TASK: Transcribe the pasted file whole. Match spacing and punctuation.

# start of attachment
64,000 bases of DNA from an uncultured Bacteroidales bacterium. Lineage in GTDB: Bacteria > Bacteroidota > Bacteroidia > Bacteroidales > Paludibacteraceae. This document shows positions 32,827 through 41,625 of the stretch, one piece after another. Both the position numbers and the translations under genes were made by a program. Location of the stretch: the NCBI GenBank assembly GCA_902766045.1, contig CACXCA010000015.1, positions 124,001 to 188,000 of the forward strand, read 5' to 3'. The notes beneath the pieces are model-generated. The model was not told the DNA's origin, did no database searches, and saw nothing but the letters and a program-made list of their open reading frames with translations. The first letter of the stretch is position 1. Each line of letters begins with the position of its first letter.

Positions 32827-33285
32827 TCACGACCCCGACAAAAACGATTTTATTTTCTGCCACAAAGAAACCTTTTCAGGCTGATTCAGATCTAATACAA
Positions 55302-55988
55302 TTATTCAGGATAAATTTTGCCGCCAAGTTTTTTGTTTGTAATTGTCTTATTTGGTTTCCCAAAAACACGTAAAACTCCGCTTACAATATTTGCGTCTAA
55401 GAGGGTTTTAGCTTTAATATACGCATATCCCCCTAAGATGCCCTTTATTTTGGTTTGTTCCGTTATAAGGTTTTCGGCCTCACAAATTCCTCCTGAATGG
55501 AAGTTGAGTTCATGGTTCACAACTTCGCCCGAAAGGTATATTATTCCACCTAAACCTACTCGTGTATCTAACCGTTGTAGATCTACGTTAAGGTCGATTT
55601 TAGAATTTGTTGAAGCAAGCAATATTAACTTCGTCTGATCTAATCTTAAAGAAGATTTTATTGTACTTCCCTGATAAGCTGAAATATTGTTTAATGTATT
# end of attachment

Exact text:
64,000 bases of DNA from an uncultured Bacteroidales bacterium. Lineage in GTDB: Bacteria > Bacteroidota > Bacteroidia > Bacteroidales > Paludibacteraceae. This document shows positions 32,827 through 41,625 of the stretch, one piece after another. Both the position numbers and the translations under genes were made by a program. Location of the stretch: the NCBI GenBank assembly GCA_902766045.1, contig CACXCA010000015.1, positions 124,001 to 188,000 of the forward strand, read 5' to 3'. The notes beneath the pieces are model-generated. The model was not told the DNA's origin, did no database searches, and saw nothing but the letters and a program-made list of their open reading frames with translations. The first letter of the stretch is position 1. Each line of letters begins with the position of its first letter.

Positions 32827-33285
32827 TCACGACCCCGACAAAAACGATTTTATTTTCTGCCACAAAGAAACCTTTTCAGGCTGATTCAGATCTAATACAA
Positions 55302-55988
55302 TTATTCAGGATAAATTTTGCCGCCAAGTTTTTTGTTTGTAATTGTCTTATTTGGTTTCCCAAAAACACGTAAAACTCCGCTTACAATATTTGCGTCTAA
55401 GAGGGTTTTAGCTTTAATATACGCATATCCCCCTAAGATGCCCTTTATTTTGGTTTGTTCCGTTATAAGGTTTTCGGCCTCACAAATTCCTCCTGAATGG
55501 AAGTTGAGTTCATGGTTCACAACTTCGCCCGAAAGGTATATTATTCCACCTAAACCTACTCGTGTATCTAACCGTTGTAGATCTACGTTAAGGTCGATTT
55601 TAGAATTTGTTGAAGCAAGCAATATTAACTTCGTCTGATCTAATCTTAAAGAAGATTTTATTGTACTTCCCTGATAAGCTGAAATATTGTTTAATGTATT